Statement | Good on the Supreme Court for keeping live sound. Now it’s time to move on.

As the Supreme Court begins a new term on Monday, there is at least one development that should be welcomed by observers from all ideological backgrounds. The court announced Wednesday that it will allow the public back into the room for arguments. At the same time, it will maintain its live audio feed, which began during the covid-19 pandemic. Good for the right to embrace transparency and engagement with ordinary Americans. Now is the time to make live broadcasts permanent – and consider going even further with live video.

In 2020, the court closed its doors due to covid-19 restrictions and instead decided to broadcast audio recordings of oral arguments. Although the pandemic was the catalyst for the change, this was a long-standing move: Numerous federal appeals courts and state supreme courts had already adopted live recordings with great success.

There was opposition from some judges and court observers, who worried that broadcasts would encourage lawyers and judges to show and dramatize cases. But live audio hasn’t hurt the quality of arguments during the pandemic — and it’s made the legal process much more accessible to the American public. In the first six months of broadcasts alone, more than 2 million people listened to at least one oral argument.

With public confidence in the Supreme Court at an all-time low, this kind of engagement is vital. If Americans feel more informed about case law, it would improve institutional legitimacy and repair trust — an important matter for the court as calls for ill-considered reforms such as court packing gain steam.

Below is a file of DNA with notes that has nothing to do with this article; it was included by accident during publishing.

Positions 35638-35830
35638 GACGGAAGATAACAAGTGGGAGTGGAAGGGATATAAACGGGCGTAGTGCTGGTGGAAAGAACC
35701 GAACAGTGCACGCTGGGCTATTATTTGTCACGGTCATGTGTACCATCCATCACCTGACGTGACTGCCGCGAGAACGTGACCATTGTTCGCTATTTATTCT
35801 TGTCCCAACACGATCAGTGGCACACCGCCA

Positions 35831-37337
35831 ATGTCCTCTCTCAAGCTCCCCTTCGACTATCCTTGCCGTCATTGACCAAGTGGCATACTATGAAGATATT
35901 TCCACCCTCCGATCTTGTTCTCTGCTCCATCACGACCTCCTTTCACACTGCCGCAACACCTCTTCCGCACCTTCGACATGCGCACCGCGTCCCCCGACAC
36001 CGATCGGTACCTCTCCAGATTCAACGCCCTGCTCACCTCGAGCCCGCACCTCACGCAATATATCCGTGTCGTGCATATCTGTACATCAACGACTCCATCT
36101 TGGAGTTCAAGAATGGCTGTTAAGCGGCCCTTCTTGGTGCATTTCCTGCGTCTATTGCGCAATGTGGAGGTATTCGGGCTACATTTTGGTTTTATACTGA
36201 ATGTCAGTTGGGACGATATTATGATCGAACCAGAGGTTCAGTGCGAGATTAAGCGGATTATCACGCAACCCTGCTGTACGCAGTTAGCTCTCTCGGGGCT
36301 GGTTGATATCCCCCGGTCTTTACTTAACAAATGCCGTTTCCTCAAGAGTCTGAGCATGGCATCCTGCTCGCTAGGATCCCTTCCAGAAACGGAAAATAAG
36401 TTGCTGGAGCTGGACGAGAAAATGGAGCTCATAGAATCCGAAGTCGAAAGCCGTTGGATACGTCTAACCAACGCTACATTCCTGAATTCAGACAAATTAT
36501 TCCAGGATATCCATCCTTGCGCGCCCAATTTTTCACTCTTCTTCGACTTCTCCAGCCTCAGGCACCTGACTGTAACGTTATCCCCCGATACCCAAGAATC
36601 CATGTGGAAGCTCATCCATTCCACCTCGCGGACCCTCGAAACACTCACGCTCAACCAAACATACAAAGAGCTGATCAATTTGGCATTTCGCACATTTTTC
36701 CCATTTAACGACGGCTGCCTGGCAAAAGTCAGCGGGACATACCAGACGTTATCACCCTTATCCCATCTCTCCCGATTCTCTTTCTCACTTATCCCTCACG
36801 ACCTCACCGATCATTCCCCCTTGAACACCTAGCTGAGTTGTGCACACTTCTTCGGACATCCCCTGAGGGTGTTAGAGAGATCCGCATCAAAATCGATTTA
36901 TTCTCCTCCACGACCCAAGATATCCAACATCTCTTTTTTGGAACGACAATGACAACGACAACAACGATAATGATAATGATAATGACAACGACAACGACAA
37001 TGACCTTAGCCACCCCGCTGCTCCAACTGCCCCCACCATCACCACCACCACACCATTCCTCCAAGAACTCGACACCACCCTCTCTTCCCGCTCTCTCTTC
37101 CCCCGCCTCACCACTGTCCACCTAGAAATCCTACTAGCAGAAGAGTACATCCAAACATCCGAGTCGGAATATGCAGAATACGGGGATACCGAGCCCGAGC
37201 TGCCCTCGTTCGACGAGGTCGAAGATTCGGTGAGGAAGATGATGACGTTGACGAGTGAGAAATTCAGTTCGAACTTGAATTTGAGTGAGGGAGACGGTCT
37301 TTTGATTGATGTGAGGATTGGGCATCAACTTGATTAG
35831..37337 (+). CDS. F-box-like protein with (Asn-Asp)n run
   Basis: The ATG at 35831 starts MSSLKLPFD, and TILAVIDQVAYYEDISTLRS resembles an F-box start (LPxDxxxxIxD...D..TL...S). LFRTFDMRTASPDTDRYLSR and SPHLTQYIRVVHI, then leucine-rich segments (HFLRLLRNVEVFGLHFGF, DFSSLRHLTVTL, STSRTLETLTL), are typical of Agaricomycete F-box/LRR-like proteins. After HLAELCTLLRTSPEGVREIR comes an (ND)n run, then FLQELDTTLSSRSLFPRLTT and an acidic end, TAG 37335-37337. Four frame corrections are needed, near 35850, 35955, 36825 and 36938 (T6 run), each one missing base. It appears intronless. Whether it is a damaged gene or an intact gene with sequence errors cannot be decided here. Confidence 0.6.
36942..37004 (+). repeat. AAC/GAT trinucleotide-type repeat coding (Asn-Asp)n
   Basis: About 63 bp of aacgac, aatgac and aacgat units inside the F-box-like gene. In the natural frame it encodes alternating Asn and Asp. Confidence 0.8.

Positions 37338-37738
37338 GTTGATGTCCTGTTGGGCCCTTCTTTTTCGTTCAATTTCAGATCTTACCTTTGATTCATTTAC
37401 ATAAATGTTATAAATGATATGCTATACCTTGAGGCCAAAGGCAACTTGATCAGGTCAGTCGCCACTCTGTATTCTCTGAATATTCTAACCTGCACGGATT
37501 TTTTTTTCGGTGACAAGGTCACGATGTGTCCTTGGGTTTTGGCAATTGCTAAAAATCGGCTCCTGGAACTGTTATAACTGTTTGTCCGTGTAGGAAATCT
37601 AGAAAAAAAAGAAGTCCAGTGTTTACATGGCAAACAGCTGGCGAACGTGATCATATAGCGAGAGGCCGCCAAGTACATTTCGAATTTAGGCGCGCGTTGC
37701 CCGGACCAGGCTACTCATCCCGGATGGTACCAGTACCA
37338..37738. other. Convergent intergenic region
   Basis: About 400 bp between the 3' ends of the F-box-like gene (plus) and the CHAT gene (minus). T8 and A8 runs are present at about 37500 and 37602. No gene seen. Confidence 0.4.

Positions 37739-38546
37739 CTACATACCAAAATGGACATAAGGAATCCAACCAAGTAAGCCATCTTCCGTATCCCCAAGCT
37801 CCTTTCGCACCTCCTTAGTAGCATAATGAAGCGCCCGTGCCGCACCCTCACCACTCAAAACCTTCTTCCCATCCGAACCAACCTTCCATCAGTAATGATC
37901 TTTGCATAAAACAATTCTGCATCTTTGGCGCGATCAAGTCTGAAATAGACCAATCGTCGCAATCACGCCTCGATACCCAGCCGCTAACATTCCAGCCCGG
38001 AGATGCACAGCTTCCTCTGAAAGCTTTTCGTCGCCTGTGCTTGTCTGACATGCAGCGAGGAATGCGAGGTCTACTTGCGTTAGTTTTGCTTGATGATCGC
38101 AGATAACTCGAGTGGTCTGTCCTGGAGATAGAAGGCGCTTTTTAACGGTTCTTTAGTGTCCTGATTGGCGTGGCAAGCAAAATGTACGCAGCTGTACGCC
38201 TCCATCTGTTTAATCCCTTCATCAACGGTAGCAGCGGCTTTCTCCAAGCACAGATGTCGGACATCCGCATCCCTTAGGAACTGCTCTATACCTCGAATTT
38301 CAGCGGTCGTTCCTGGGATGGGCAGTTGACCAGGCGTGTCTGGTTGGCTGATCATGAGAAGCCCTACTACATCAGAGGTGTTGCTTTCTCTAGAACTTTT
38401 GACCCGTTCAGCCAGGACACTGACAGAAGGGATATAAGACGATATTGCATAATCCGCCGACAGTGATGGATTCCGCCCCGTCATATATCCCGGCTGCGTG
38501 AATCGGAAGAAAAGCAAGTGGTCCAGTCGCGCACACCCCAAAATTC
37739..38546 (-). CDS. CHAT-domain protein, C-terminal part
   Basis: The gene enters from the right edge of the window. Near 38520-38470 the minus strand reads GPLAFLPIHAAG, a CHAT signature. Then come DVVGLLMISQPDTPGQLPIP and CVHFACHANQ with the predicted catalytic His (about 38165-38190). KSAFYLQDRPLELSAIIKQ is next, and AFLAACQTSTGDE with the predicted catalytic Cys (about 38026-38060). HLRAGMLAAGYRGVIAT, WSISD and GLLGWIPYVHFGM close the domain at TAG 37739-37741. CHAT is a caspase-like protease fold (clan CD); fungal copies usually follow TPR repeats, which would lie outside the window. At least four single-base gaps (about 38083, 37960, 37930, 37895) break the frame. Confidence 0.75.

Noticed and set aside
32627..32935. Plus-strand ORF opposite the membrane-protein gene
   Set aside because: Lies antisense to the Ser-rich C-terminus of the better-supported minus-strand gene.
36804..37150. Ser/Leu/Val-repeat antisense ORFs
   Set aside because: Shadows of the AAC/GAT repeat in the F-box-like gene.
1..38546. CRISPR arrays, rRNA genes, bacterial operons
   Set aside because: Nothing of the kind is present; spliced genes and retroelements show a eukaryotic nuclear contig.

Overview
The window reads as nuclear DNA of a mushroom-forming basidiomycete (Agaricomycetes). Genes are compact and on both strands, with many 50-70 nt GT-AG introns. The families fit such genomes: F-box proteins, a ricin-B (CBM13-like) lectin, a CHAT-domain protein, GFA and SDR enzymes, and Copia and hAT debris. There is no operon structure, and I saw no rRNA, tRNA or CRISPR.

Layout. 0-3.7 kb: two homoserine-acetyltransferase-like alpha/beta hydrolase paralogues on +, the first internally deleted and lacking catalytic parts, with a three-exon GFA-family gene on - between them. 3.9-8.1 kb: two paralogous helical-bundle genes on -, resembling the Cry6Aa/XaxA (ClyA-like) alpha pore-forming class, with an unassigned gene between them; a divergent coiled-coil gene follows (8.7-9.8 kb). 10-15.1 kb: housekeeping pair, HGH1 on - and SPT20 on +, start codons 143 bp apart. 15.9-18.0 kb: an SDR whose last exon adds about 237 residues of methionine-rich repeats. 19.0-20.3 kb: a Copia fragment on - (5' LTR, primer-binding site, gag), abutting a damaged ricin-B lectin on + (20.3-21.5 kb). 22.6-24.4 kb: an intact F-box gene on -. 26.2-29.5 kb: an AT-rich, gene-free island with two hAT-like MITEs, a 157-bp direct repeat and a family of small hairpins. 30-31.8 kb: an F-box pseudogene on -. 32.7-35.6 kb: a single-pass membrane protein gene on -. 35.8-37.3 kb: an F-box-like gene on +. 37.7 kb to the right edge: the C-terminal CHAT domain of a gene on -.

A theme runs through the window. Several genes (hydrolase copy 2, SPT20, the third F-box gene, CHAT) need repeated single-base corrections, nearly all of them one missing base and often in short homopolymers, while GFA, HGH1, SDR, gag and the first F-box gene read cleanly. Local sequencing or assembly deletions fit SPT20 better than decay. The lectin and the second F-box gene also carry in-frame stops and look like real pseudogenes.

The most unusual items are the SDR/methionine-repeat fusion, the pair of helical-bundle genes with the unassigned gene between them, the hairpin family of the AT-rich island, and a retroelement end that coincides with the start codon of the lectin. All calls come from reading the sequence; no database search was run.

In fact, the court should not stop with audio broadcasts. There is no good reason to keep cameras out of courtrooms. When used in state cases, even those that are high-profile and fraught, they have provided tremendous clarity and insight into the legal process. Yet the Supreme Court — and most of the federal system — has upheld an archaic ban on cameras, let alone video live streaming. According to polls, a majority of Americans want that changed, as do members of Congress from both parties.

In 2021, Sens. Charles E. Grassley (R-Iowa) and Richard J. Durbin (D-Ill.) legislation to put cameras in the Supreme Court. Mr. Grassley and Sen. Amy Klobuchar (D-Minn.) also introduced a bill to expand video coverage of federal court proceedings. Both bills were approved by the Judiciary Committee last summer, but have since stalled. There are fair debates about whether Congress should impose this kind of reform on the courts — but there is broad agreement that the change itself would be beneficial.

For centuries, the Supreme Court’s open procedure was a mystery to all but a few Americans who could attend in person. The Court’s recent embrace of audio technology has opened up arguments to millions, giving the public invaluable insight into how major constitutional questions are resolved. It is an important step forward — but should be the beginning, not the end, of efforts to increase trust and transparency in the system.

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